|Paula West (2001)|
|The Great American Songbook has never sounded as captivating as it does when Paula West sings. Says Steven Winn of the San Francisco Chronicle, “It’s doubtful that anyone is singing better than Paula West these days…this extraordinary jazz singer wears each song like perfectly fitted silk”.
With a particular dusky soulfulness, West has captured the hearts of critics and audiences alike from coast to coast. Known and respected for her creative and distinct repertoire, West adds her own depth and drama to whichever song she chooses for the moment, creating whole new frameworks of meaning for American favorites. Without fail, the songs come from a place of sincerity. "In the end" she explains, "it's just getting the story across. To me, the words are the most important thing. "As New York Times’ Margo Jefferson writes in her liner notes, “Ms. West never forces anything. She is rhythmically fluid and she knows just where to alter a melody but there are none of the embellishments that show off the voice, bury the song and leave the heart untouched”.
Born into a Marine Corps family, Paula West grew up in San Diego. "My parents didn't have a lot of jazz records. My father liked to listen to classical music”. Moving to San Francisco, she attended singing classes and jam sessions. Drawn to songs with interesting harmonics and literate lyrics, West always keeps two things in mind – communication with the audience and an intelligent approach to lyrics. "I'm a jazz singer – not an avant garde singer."
West has performed to sell-out houses annually at The Plush Room in San Francisco and at The Oak Room in New York's Algonquin Hotel, increasing her exposure via films, radio broadcasts and performances in France, Italy and Switzerland. West has also sung at major jazz festivals and has shared the bill with numerous jazz luminaries including Rosemary Clooney, Stacey Kent, Mose Allison, Freddy Cole, Jimmy Scott, Oscar Brown Jr., Rita Rudner, Mavis Staples and Dave Frishberg.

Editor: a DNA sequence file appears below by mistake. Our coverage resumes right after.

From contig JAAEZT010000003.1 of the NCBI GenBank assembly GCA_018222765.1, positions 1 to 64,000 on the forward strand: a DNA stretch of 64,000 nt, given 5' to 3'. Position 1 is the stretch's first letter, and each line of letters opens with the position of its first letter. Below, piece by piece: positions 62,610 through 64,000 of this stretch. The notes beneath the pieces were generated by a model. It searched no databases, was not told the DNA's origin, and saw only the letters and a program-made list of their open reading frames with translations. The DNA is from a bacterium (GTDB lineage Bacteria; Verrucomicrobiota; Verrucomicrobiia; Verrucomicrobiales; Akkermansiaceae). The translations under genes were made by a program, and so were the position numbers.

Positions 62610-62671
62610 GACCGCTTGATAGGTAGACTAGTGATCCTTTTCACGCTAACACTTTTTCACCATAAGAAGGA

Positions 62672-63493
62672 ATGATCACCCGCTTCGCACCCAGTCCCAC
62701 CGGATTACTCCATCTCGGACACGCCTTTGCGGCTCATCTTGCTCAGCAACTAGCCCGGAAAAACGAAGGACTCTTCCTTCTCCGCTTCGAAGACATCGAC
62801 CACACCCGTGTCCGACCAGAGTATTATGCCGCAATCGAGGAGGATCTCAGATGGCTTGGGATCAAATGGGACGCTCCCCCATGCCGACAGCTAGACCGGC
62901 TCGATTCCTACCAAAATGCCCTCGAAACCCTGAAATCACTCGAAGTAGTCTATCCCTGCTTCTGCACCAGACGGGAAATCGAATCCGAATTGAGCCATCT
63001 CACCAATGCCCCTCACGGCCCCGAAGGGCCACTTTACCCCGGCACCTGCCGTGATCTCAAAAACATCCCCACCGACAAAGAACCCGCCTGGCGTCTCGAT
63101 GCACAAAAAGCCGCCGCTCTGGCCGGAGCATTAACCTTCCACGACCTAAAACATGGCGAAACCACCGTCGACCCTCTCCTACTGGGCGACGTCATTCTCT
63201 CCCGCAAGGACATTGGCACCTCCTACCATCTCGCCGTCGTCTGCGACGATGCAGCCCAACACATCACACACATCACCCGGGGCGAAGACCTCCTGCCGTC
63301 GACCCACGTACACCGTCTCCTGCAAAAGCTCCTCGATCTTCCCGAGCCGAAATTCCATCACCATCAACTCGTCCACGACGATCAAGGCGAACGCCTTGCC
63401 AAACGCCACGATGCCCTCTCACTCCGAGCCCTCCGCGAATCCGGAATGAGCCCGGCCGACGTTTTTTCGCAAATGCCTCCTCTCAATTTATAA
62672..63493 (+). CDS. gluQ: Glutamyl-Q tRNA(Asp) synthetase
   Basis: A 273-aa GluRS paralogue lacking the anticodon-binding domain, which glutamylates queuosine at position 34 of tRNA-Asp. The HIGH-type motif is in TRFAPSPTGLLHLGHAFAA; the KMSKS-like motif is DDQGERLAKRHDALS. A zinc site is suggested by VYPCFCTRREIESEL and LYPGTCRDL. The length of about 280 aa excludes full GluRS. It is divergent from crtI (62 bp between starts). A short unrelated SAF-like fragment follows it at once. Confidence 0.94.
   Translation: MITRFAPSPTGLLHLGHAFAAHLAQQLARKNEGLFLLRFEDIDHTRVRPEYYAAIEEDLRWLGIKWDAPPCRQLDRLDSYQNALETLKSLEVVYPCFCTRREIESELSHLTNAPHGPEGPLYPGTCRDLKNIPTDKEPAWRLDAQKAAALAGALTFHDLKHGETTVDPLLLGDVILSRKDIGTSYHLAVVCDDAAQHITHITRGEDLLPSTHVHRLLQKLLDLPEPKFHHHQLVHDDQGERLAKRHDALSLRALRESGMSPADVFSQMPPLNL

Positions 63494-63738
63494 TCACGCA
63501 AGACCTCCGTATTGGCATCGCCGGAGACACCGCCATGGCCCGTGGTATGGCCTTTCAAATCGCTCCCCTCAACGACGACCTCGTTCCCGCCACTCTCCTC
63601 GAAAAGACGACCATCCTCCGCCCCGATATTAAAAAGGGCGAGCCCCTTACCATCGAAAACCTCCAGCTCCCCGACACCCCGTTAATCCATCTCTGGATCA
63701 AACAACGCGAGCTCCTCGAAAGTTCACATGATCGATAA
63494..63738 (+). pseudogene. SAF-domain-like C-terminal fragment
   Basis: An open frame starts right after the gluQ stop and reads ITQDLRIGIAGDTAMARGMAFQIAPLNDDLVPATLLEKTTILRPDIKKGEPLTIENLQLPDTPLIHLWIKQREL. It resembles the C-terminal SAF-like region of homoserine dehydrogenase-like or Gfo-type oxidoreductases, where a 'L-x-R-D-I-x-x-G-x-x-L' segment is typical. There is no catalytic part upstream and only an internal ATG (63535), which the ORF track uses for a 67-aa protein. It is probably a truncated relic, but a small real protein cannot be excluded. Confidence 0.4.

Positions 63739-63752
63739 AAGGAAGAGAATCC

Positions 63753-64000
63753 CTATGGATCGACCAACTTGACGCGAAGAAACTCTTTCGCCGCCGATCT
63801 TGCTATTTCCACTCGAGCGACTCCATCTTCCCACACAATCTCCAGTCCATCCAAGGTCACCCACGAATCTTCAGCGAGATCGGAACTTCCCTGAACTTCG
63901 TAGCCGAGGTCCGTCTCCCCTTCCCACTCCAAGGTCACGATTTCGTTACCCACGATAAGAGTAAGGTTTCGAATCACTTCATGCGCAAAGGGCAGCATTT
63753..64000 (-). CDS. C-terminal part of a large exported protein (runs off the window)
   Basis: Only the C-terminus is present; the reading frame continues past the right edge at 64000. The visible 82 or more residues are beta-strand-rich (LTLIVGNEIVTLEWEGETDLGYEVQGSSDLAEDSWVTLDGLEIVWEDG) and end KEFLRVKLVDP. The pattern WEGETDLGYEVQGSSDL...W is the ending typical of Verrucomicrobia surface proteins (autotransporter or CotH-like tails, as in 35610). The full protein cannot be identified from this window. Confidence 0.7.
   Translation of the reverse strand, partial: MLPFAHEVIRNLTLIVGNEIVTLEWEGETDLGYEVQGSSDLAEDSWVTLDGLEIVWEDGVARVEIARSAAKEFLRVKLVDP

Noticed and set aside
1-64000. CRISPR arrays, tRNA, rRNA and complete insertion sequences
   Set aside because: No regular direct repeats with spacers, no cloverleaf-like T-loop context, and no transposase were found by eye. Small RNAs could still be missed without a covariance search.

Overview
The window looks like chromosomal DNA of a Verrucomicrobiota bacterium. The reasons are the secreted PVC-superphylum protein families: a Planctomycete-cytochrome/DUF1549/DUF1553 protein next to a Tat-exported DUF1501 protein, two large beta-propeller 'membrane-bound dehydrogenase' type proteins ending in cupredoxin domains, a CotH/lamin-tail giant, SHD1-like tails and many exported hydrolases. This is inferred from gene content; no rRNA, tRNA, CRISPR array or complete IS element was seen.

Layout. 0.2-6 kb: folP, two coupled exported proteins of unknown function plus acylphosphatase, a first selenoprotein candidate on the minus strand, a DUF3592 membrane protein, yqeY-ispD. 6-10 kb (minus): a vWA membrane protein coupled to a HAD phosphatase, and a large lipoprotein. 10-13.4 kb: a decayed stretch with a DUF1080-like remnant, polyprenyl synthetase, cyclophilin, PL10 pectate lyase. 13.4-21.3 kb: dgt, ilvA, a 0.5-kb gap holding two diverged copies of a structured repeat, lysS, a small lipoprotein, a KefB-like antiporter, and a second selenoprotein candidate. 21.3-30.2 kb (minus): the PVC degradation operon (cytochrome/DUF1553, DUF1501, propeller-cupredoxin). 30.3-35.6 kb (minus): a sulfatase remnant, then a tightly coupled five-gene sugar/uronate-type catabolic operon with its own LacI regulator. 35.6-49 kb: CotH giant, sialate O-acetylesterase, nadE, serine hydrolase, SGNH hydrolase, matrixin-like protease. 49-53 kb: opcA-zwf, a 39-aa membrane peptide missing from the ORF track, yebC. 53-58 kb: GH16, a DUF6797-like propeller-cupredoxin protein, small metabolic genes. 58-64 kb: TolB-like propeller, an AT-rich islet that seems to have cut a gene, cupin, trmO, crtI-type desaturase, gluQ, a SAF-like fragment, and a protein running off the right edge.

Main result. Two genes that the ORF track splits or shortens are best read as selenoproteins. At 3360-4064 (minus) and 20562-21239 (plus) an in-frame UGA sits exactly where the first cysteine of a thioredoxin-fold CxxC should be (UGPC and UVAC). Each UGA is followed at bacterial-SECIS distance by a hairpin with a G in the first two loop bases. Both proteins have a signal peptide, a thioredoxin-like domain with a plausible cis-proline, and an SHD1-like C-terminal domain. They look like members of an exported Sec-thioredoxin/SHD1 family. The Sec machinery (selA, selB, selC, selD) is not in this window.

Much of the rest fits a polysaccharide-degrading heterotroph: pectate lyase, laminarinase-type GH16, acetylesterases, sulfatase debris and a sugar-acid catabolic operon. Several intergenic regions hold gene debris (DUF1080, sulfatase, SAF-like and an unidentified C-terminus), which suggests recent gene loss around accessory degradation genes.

Performing consistently with The Eric Reed Trio, recent appearances include Jazz at Lincoln Center, Sculler’s, Jazz Aspen and a performance at The White House in a salute to American writers. Steven Holden of The New York Times comments: “Working with Mr. Reed, Ms. West has blossomed into a savvy jazz and blues interpreter and is as persuasive an illustration as I’ve seen that an inspired collaboration between singer and musicians can charge a career and send it hurtling in the right direction”. In addition to Eric Reed, West has worked with such jazz greats as Bobby Hutcherson, Bill Charlap, Frank Weiss, Mulgrew Miller, Peter Washington, Victor Lewis, Bruce Barth and Regina Carter.
In January 2004, West tied with Dianne Reeves for the New York Nightlife Award for Outstanding Female Jazz Vocalist. Her critically acclaimed cd’s include Temptation, Restless and Come What May, which received the California Music Award for Outstanding Jazz Album, as well as guest appearances on Eric Reed’s Max Jazz Christmas CD, Merry Magic, and Frank Mantooth’s final project, Ladies Sing for Lovers, featuring Karrin Allyson, Ann Hampton Callaway, Sheila Jordan and Oleta Adams.
West has been featured on numerous television programs including A&E’s Breakfast with The Arts and also on The Oxygen Network. Her film appearances include Chris Columbus’ Bicentennial Man starring Robin Williams and The Lynn Hershman film Teknolust starring Tilda Swinton.
|# 1||Ella Fitzgerald||The Cole Porter Songbook, Vol. 1||Love for Sale||(Verve)|
|# 2||Duke Ellington||Ellington Indigos||Solitude||(Columbia)|
|# 3||Frank Sinatra||Songs for Swinging Lovers||Anything Goes||(Capitol)|
|# 4||Al Green||Greatest Hits||Tired of Being Alone||(Hi)|
|# 5||Sarah Vaughan||Sings Broadway: Great Songs from Hit Shows||Dancing in the Dark||(Verve)|
|# 6||Oscar Brown jr||Sin and Soul ... and Then Some||Hazel's Hips||(Columbia)|
|# 7||Carmen McRae||You're Looking at Me||You're Looking at Me||(Concord)|
|# 8||The Beatles||Abbey Road||Golden Slumbers / Carry That Weight||(EMI)|
|Book||"The Portable Dorothy Parker"|
|Luxury Item||Hot running water and soap|
Ron E. Beck